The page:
“We may not be able to compete on a wage level, so we should do other things really well to be competitive. On the recruitment side, fast people usually take the skills. And once the decision to change with the family has been made, it is terribly difficult to get it turned in the other direction. ”
Finnish Immigration Service Head of the Licensing and Citizenship Unit Pauliina Helminen says that most of the initial permits for specialists are currently resolved within a maximum of three weeks.
According to Helminen, the total processing time for employees’ residence permit applications is now typically 2-3 months.
In recent years, the agency has developed automation of residence permit processes. Human resources are still needed.
“In the budget and economic discussions, we would be cutting resources quite a lot in the next few years,” Helminen says.
“It’s not enough to momentarily make something work well and quickly, we need to get those fast and smooth processes up and running. Yes, it also asks that we have sufficient resources in the agency. ”
So is there a danger that the positive development of processing times will take a backseat as the world opens up?
“There’s definitely that risk in that. Compared to last year, we already have a growing number of cases. If they grow even more powerfully and resources diminish at the same time, then we will have big challenges to be as fast as we are now aiming for. ”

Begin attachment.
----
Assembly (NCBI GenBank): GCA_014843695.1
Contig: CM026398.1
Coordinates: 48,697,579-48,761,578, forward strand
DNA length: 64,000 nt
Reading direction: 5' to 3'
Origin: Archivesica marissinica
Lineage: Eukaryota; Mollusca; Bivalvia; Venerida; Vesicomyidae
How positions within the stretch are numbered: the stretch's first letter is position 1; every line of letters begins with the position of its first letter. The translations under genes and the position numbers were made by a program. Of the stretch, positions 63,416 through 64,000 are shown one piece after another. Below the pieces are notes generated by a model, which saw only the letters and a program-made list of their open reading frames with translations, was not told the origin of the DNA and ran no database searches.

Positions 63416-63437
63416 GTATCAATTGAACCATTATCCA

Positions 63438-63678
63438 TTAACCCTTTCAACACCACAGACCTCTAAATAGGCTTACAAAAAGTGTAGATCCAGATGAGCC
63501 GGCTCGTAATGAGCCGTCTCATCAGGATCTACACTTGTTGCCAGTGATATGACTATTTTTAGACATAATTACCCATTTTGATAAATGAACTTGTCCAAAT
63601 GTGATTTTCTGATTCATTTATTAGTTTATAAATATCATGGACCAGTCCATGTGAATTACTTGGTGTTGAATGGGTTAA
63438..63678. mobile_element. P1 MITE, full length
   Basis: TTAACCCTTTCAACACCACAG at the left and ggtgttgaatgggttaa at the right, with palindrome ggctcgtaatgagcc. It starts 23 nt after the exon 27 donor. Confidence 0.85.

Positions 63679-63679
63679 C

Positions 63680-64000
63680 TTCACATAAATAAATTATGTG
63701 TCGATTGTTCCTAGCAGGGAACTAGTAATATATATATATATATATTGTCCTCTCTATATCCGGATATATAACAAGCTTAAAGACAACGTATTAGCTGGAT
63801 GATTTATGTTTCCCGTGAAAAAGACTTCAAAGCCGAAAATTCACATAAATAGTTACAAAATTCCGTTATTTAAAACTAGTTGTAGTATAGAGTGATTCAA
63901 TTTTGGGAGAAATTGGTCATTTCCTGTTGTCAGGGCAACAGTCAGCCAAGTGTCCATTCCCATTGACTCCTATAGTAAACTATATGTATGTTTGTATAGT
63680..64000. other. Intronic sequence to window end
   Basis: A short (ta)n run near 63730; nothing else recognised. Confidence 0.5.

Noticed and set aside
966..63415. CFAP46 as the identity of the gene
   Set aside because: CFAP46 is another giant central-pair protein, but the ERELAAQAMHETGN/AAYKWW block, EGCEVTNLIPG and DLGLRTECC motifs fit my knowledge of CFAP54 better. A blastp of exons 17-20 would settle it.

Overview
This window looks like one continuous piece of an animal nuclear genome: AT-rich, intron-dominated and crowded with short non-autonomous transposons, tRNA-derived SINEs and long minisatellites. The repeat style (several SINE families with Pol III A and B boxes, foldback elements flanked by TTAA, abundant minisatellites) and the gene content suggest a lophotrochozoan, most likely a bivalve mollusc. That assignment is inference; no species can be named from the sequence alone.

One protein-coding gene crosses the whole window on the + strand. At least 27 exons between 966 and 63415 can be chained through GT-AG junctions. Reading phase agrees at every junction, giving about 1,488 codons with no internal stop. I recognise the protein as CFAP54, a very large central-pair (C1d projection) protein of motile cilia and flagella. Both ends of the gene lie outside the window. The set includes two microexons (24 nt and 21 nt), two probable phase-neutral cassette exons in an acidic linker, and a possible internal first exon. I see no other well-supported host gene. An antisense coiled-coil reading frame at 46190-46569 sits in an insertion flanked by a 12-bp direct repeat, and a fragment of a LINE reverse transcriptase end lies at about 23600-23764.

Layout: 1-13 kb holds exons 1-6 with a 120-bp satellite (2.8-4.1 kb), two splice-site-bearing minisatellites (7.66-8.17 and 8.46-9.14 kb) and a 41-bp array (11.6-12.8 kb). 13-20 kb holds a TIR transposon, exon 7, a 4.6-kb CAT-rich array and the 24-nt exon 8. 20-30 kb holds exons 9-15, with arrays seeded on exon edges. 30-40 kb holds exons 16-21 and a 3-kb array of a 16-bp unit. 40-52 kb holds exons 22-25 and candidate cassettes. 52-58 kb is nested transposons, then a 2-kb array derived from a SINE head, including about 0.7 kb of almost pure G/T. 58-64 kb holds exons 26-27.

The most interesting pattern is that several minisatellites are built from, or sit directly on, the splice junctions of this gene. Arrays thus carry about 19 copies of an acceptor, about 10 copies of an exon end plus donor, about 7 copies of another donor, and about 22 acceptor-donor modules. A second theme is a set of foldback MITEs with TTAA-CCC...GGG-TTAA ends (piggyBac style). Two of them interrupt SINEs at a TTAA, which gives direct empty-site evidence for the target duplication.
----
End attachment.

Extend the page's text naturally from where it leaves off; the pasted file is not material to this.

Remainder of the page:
Finland is a country that is attractive to foreign workers in many ways.
“We have safe, clean nature and water as well as a good level of education. We take such things for granted, but in the world they are not always that way, ”says EK’s Susiluoto.
At the same time, he said, it must be understood that Europe’s largest centers still attract more workers than northern Finland.
“We shouldn’t lull ourselves into coming here automatically. Yes, we have to work for it, and so do companies. It is a pity if we manage to get someone here, but the fact is that the permitting processes take too long. ”
With experts there are several suggestions for speeding up the permitting process. For example, the D visa, which is already being prepared, is to be commended speed up and streamline the entry process for specialists and startups.
Cards in the technology industry also need, among other things, the possibility of digital identification, at least in trusted countries.
He also proposes a system of certified employers, which is already being considered by the Ministry of Employment and the Economy. Then companies that make a lot of foreign recruitments would have their own service channel to the Finnish Immigration Service.
All right is that Finland’s rapidly retiring demographic needs new labor.
According to an analysis published by the Ministry of Employment and the Economy in January, a record 65,000 employment relationships were not created in Finland in 2019 because no manpower was found.
“This is slowly fading our economy, and it’s a big threat. If there are no factors here, companies will slowly make decisions towards growth centers, ”Susiluoto warns.